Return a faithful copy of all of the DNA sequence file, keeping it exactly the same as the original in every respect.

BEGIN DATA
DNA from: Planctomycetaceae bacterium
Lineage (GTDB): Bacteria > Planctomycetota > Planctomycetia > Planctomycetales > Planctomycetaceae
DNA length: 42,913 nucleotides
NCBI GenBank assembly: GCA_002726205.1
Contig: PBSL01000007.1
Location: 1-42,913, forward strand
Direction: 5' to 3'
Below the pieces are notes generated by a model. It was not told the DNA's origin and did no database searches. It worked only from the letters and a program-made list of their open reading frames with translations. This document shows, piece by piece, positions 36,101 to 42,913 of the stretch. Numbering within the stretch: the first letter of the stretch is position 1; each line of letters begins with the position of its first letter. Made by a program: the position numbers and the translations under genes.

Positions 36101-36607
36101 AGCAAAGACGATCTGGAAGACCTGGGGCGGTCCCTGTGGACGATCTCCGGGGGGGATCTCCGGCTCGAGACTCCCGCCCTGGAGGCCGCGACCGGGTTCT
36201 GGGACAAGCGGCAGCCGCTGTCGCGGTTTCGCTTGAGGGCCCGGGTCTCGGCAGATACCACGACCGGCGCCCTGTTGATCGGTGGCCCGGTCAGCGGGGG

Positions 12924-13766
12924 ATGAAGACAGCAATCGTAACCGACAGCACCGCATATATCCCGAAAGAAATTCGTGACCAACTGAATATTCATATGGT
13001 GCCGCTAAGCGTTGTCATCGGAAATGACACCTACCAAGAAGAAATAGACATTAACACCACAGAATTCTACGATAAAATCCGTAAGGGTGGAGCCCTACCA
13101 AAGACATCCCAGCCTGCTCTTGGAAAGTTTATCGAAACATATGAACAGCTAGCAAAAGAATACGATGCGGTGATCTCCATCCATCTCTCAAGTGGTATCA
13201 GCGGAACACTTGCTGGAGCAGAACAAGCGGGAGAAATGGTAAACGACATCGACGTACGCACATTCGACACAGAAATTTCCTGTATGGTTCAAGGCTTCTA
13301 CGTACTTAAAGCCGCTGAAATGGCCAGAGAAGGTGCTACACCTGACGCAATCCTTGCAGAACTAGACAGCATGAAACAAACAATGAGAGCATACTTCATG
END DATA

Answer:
DNA from: Planctomycetaceae bacterium
Lineage (GTDB): Bacteria > Planctomycetota > Planctomycetia > Planctomycetales > Planctomycetaceae
DNA length: 42,913 nucleotides
NCBI GenBank assembly: GCA_002726205.1
Contig: PBSL01000007.1
Location: 1-42,913, forward strand
Direction: 5' to 3'
Below the pieces are notes generated by a model. It was not told the DNA's origin and did no database searches. It worked only from the letters and a program-made list of their open reading frames with translations. This document shows, piece by piece, positions 36,101 to 42,913 of the stretch. Numbering within the stretch: the first letter of the stretch is position 1; each line of letters begins with the position of its first letter. Made by a program: the position numbers and the translations under genes.

Positions 36101-36607
36101 AGCAAAGACGATCTGGAAGACCTGGGGCGGTCCCTGTGGACGATCTCCGGGGGGGATCTCCGGCTCGAGACTCCCGCCCTGGAGGCCGCGACCGGGTTCT
36201 GGGACAAGCGGCAGCCGCTGTCGCGGTTTCGCTTGAGGGCCCGGGTCTCGGCAGATACCACGACCGGCGCCCTGTTGATCGGTGGCCCGGTCAGCGGGGG

Positions 12924-13766
12924 ATGAAGACAGCAATCGTAACCGACAGCACCGCATATATCCCGAAAGAAATTCGTGACCAACTGAATATTCATATGGT
13001 GCCGCTAAGCGTTGTCATCGGAAATGACACCTACCAAGAAGAAATAGACATTAACACCACAGAATTCTACGATAAAATCCGTAAGGGTGGAGCCCTACCA
13101 AAGACATCCCAGCCTGCTCTTGGAAAGTTTATCGAAACATATGAACAGCTAGCAAAAGAATACGATGCGGTGATCTCCATCCATCTCTCAAGTGGTATCA
13201 GCGGAACACTTGCTGGAGCAGAACAAGCGGGAGAAATGGTAAACGACATCGACGTACGCACATTCGACACAGAAATTTCCTGTATGGTTCAAGGCTTCTA
13301 CGTACTTAAAGCCGCTGAAATGGCCAGAGAAGGTGCTACACCTGACGCAATCCTTGCAGAACTAGACAGCATGAAACAAACAATGAGAGCATACTTCATG